5 Alternative Sources Of Fuel For Cars

5 Alternative Sources of Fuel for Cars

Going as far back as WWII, cars have been powered by everything from charcoal to steam. Putting something else in the tank besides gasoline isn’t exactly a new concept, but petrol has been the world standard since the first Model T’s rolled off the line. You don’t have to be Al Gore to at least think that gasoline isn’t going to be powering our cars forever.

The hallmark of American ingenuity is taking what works and making it even better. There’s no reason that we can’t point that ingenuity toward making alternative fuels for our beloved automobiles. Here’s a look at five up and coming fuels that we could be seeing at the pump in the future:

Compressed Air

This is actually a viable idea for some smaller vehicles and motorcycles. First invented by French engineer Guy Negre, compressed air engines take advantage of super-cooled air to turn pistons. Not incredibly efficient for all vehicles, it could be a practical way to make inner-city short commutes much better for the air quality of the city. Not exactly the most exciting of alternative fuels, but a practical look at using a readily available resource for good.

Water

Water fuel is inefficient to manufacture, but could be a good investment for the future. Since water is just hydrogen and oxygen, you can separate the two via electrolysis and burn the hydrogen. Not exactly practical to carry a tank of water around in your vehicle along with an electrolysis machine that converts it into hydrogen, but it is a real possibility that gas stations could be converted into “electrolysis stations” wherein you could just fill up with hydrogen instead of gasoline at the pump. The only byproduct of burning hydrogen is water, so this could go a long way to helping with our air quality problems.

Solar

Solar power is incredibly clean and doesn’t require harmful emissions (or any emissions for that matter). Some cars can be powered completely by solar panels, but they have very limited areas of use and are mostly for special races. The practical application for solar panels is that they can be used to boost a battery powered car’s efficiency levels, which we could see happening in the very near future.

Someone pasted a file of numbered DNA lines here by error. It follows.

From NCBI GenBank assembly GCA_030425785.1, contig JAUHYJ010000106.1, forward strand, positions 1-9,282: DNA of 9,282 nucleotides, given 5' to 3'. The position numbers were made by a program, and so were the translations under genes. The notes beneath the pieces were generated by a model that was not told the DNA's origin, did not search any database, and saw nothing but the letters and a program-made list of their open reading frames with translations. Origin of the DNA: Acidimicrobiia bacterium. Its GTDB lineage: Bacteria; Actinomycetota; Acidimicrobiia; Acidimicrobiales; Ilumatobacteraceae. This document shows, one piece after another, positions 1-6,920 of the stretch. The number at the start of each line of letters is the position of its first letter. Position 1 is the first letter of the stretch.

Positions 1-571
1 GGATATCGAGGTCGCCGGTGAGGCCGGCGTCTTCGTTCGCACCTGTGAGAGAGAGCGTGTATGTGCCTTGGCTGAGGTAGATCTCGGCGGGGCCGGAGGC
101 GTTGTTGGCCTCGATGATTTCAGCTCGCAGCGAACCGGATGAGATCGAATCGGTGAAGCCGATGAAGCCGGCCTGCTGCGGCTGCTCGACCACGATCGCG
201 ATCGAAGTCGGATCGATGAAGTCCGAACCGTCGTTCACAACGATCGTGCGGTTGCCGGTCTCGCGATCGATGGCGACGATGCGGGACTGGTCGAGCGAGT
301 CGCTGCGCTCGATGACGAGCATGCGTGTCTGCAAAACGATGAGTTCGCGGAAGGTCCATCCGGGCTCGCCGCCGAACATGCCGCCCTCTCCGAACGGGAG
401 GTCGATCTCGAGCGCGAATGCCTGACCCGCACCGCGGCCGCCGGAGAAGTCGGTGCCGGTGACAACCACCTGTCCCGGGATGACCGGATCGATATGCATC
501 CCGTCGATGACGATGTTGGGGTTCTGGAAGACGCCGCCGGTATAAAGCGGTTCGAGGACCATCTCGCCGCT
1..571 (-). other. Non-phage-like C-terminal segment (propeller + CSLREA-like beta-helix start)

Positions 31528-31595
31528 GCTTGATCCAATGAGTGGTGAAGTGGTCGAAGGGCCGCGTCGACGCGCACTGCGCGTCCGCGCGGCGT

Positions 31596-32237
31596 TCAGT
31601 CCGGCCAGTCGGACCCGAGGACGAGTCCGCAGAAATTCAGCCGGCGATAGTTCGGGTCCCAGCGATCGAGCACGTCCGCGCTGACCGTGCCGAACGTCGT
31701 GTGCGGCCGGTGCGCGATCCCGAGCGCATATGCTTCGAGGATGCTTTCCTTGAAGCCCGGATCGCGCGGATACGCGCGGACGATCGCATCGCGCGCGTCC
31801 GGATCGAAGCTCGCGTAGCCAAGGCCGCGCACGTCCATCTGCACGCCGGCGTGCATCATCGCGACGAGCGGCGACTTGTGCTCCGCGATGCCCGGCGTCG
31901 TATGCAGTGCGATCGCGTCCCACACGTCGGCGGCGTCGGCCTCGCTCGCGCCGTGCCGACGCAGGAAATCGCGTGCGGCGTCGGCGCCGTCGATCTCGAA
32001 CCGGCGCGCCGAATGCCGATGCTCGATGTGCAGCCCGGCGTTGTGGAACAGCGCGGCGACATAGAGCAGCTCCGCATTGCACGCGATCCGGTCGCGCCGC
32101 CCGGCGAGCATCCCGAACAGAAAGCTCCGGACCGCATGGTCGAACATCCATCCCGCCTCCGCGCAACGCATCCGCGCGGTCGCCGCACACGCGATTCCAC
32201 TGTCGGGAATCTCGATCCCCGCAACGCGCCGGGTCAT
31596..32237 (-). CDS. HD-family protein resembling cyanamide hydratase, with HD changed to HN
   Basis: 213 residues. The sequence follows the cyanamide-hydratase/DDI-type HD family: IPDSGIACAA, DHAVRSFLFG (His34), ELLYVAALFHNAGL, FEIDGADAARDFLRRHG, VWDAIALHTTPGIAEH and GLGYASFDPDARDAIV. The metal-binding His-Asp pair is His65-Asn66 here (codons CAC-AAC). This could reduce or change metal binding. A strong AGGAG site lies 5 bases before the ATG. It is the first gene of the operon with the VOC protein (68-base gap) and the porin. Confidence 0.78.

Biodiesel

A very interesting and practical use of excess oil byproducts. A biodiesel car uses a slightly modified conventional diesel engine and can run off of a wide variety of vegetable oils, even cooking oils. Since the US is a prime place for growing “biodiesel friendly” crops, a fleet of biodiesel cars can go a long way to help us achieve independence from foreign fuel sources.

Ammonia

The most promising source of future fuel. Since ammonia is readily manufactured in the US and used in farming to make fertilizer, we already have a large supply and manufacturing infrastructure. To burn ammonia, aka GreenNH3, it only takes a few modifications to current engine technology and it’s only emissions are nitrogen and water.

There are plenty of benefits to driving green. Not only do alternative fuels lessen the impact of cars on global warming, but there are monetary benefits as well. Cars that run on alternative fuels are eligible for many car insurance discounts. If owners fall on tough times, hybrids and electric vehicles even fetch more money in car title loans.

While you won’t see these replace gasoline at the pump today or tomorrow, these five alternative fuels represent the possibility of reinventing the way we look at energy consumption and sustainability. The way forward doesn’t have to be lit by the light of fossil fuels anymore.

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